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Herman: Gov. Deval Patrick dropped the ball on Rose Fitzgerald Kennedy Greenway Conservancy

By Colman Herman, contributing writer, Commonwealth magazine

Despite Gov. Deval Patrick’s stated intent to introduce legislation to make the Rose Fitzgerald Kennedy Greenway Conservancy subject to the Massachusetts public records and open meeting laws, he dropped the ball — big time. First a little history.

Last January, when Boston Herald reporter Erin Smith was digging into the generous salaries, bonuses and expenses at the non-profit greenway conservancy, she received a misdirected email from the executive director, Nancy Brennan.

In that errant email — which was really meant for the eyes of one of her public relations flacks, Lisa Quackenbush, Brennan asks for advice on whether to and how to dodge Smith’s probe about her salary and those of her staffers. Brennan proposed options: “ignore” Smith, “write her now” or “respond after deadline later tonight.”

According to Smith, Brennan later emailed the Herald, declining to provide the most current salaries, citing staff privacy, and instead directed the reporter to the greenway’s most recent nonprofit filing with the IRS, which covered 2010.

This led to a media avalanche of stories and to Department of Transportation Secretary Richard Davey sending a letter to Brennan, saying, among many things, “I believe we have an obligation to be as transparent and forthcoming as possible with the public when taxpayer dollars are involved. . . . The greenway shall make itself subject to the Commonwealth’s open meeting laws and freedom of information act requests.” (DOT owns the greenway, leases it to the conservancy, and kicks in about half of the conservancy annual budget of $4.7 million.)

Brennan’s now makes $185,000 a year to run the 15-acre waterfront park situated above the submerged Central Artery. In contrast, Boston Mayor Thomas Menino earns $175,000 to run the entire city.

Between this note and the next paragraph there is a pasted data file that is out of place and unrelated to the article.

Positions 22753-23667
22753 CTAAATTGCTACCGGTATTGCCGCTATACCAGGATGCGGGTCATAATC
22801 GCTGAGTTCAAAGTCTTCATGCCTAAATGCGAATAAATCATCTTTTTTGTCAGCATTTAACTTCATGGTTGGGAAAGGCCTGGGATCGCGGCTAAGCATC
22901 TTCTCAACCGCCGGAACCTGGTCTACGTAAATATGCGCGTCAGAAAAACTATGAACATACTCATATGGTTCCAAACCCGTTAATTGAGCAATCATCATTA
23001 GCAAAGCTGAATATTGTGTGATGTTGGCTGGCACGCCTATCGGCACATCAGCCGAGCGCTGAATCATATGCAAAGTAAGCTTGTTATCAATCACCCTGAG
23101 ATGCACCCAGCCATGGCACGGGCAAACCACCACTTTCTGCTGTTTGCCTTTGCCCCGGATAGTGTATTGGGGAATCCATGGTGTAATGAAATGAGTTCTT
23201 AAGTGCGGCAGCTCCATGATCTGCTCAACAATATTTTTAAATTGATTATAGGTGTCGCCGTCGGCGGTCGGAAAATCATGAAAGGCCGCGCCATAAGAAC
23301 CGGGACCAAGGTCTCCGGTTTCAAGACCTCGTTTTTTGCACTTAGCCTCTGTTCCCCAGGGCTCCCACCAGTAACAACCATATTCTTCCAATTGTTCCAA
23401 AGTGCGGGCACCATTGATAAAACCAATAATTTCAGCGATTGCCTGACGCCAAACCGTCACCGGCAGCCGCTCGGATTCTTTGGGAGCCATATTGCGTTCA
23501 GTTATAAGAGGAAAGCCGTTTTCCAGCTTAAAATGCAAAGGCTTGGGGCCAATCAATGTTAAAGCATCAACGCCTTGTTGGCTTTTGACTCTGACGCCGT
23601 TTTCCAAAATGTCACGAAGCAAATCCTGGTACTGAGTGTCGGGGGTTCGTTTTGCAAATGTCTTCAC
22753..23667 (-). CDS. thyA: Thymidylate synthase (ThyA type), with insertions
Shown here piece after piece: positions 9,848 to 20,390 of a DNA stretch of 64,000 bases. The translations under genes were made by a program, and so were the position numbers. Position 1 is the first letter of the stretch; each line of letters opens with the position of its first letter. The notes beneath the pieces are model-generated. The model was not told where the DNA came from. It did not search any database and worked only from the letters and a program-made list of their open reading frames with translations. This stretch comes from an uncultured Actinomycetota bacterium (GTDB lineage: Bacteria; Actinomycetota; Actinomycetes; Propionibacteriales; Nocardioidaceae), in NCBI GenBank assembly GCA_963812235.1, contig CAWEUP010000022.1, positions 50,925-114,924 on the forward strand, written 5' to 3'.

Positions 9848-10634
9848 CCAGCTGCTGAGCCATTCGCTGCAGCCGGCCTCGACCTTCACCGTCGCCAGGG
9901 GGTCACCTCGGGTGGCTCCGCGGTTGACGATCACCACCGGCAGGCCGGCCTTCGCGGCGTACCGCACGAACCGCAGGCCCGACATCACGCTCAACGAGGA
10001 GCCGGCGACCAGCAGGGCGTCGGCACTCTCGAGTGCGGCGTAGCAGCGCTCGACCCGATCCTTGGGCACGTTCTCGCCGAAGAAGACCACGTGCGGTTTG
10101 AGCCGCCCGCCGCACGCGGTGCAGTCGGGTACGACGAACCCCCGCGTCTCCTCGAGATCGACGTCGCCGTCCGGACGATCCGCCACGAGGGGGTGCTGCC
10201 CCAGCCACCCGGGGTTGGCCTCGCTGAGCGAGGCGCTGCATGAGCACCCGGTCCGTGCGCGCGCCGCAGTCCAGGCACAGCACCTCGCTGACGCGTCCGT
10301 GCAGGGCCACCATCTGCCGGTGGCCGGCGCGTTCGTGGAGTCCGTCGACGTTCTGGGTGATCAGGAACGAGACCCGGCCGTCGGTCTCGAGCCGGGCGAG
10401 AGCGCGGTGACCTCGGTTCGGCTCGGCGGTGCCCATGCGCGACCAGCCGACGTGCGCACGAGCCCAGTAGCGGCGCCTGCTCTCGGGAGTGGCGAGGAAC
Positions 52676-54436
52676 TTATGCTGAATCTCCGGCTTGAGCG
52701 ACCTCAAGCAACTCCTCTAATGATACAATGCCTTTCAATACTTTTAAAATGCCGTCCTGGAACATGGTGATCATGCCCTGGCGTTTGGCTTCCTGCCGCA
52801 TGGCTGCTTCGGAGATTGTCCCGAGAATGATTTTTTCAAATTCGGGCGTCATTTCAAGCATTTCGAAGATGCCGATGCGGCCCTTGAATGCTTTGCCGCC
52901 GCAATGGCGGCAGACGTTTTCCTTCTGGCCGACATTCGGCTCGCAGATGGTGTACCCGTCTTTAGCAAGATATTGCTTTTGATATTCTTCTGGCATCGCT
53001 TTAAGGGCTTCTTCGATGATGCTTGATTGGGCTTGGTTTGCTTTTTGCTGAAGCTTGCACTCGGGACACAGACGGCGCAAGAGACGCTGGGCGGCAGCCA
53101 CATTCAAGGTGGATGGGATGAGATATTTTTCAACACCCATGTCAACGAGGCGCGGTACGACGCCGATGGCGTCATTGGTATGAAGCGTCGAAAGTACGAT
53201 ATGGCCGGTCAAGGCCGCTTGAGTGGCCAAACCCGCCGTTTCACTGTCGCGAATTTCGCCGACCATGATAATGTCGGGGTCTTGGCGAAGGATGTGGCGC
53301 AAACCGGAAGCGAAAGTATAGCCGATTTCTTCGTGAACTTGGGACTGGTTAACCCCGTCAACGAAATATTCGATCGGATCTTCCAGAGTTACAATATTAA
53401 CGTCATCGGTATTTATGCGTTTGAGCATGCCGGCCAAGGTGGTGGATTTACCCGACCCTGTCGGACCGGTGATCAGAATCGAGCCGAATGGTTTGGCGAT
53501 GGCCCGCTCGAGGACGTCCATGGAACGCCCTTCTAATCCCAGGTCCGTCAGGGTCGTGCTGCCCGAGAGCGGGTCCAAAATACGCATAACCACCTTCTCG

In April, the Herald twice reported that Patrick has filed a bill that, among other things, would require the conservancy to comply with the state’s public records and open meeting laws.

“I believe that the Commonwealth should require accountability from those who utilize state funding for the administration of our public facilities,” Patrick wrote in the March 28 cover letter to his bill. “This legislation requires that any future lease agreements with the conservancy include compliance with the open meeting and public records laws in order to preserve accountability well into the future.”

A few days later, I asked DOT for a copy of the portion of the legislation that deals with making the conservancy subject to these two laws. But what spokeswoman Cyndi Roy provided to me made no mention of this.

“It looks like that section was inadvertently left out,” Roy told me. “We’re intending to add it back via amendment.” Given all that had transpired, this lapse is troubling.

Over the course of the next two months, I kept asking Roy for a copy of the amendment, but none was to be had. Finally, on May 31, in response to yet another inquiry from me, she came clean: “It is my understanding that it was not included in the version reported out by the transportation committee,” Roy said.

When I asked Roy whether Patrick and Davey actually tried to get the committee to put the public records/opening meeting piece in the bill when it was realized it was missing, the flack went silent.

I am reminded of a line from Macbeth: “Full of sound and fury, signifying nothing.”

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